The strategy applies to all the platforms below: When you join the platform, go to the search bar and enter keywords that relate to your niche. If you were in fitness, you could try wellness, health, fitness, coaching etc.
Eventbrite (Tons of free online events)
Instagram DM (search out hashtags in your industry and engage with people)
If you join a new group, read what members are posting. Engage with their post if you like it, and add them as a friend.
If they accept you as a friend, shoot them a compliment and let them know you liked their post. If they respond, ask if they are interested in connecting with you via zoom.
While on zoom, spend time genuinely getting to know the person.
Things you can talk about:
How covid has impacted you
Your background on how you started
Sharing what you’re passionate about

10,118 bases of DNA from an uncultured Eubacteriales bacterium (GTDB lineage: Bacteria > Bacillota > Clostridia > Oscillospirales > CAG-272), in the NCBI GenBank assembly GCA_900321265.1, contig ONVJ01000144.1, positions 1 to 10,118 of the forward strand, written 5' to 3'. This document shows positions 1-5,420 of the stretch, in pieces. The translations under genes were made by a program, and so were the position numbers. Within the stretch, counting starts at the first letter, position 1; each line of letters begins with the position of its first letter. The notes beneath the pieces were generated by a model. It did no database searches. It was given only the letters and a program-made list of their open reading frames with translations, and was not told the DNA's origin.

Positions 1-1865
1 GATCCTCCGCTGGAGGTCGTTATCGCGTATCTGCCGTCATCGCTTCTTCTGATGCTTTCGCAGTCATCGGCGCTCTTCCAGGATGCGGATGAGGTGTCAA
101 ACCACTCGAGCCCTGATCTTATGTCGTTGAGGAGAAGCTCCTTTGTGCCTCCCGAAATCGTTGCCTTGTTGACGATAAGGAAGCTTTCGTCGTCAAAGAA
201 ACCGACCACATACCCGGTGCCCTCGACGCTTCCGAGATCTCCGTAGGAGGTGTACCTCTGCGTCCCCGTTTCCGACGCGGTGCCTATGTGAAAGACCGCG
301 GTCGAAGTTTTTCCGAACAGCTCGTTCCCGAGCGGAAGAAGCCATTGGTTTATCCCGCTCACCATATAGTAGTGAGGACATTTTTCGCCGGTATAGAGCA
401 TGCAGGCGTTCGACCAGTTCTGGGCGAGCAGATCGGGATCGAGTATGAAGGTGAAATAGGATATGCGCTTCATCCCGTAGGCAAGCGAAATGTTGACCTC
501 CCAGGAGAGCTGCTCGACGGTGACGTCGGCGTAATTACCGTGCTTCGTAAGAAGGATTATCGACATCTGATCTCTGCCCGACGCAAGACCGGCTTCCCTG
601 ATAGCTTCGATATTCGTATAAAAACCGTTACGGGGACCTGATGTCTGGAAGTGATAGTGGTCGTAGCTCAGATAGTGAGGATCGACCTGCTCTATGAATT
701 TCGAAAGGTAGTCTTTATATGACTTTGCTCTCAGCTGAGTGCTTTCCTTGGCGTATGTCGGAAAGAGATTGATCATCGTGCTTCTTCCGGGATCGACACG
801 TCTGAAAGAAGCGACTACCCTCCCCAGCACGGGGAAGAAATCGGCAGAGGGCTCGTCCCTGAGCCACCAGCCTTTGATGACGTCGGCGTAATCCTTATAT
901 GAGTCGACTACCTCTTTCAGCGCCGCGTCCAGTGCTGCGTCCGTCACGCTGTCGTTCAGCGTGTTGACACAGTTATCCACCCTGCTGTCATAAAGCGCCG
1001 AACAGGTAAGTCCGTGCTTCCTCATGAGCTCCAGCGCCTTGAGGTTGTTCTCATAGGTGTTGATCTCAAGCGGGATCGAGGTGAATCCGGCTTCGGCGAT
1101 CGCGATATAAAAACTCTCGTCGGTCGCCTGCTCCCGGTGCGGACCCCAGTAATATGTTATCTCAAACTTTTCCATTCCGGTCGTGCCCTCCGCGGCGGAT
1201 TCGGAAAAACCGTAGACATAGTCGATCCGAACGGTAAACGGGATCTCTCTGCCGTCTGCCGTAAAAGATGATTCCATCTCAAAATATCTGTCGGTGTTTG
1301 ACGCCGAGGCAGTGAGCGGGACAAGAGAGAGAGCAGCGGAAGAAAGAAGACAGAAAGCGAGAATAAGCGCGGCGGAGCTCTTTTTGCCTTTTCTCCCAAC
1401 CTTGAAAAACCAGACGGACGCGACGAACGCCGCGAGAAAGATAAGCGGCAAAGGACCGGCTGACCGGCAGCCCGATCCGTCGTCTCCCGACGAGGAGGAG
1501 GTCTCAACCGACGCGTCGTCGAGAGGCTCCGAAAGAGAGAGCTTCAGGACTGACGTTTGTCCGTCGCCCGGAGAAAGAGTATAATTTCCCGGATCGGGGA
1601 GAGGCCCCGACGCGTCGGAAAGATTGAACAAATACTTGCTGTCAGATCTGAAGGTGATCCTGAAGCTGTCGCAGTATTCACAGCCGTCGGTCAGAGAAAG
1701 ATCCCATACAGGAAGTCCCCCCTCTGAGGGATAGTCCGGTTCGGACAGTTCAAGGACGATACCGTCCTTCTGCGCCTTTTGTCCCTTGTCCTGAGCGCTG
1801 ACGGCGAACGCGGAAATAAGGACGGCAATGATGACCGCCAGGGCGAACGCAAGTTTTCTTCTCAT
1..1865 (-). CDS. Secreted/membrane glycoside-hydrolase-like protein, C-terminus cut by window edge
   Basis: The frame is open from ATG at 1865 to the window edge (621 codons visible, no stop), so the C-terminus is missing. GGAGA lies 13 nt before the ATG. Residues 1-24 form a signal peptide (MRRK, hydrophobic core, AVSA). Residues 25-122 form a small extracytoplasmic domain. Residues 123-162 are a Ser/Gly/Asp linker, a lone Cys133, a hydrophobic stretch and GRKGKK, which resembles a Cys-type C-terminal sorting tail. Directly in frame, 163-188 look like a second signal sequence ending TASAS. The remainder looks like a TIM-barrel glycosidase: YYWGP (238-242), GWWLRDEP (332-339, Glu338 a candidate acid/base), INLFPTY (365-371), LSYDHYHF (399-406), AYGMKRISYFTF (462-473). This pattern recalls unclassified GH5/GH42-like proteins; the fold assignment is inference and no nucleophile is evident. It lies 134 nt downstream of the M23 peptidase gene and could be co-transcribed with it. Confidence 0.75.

Why you started
The purpose of this is to build your own network. If people genuinely get to know you, they’ll support you. You never know who they know.
After you connect, you continue to stay in touch with them and invite them to events that you hear about.
As you continue to evolve your network, you will have access to more events.
This strategy can even be applied to zoom hangouts. To engage on zoom, you can send them a private message and use the same strategy.
In the space of creating your own brand, showing up is half the battle. You have to show up and build your network every day. Make it a goal to fill up your entire calendar with zoom events and zoom meetings.
Things to avoid at networking events:
1. Don’t ask the “what do you do” question. That’s straight to the point of what they do and it shows you don’t even want to get to know them for who they are
2. To be efficient with your time, you can state that you have 30 minutes or whatever at the beginning.
3. Don’t talk too much about yourself unless people ask you questions. If you talk a lot, you’ll never be able to learn about the other person. You have to make the other person feel special that you are talking to.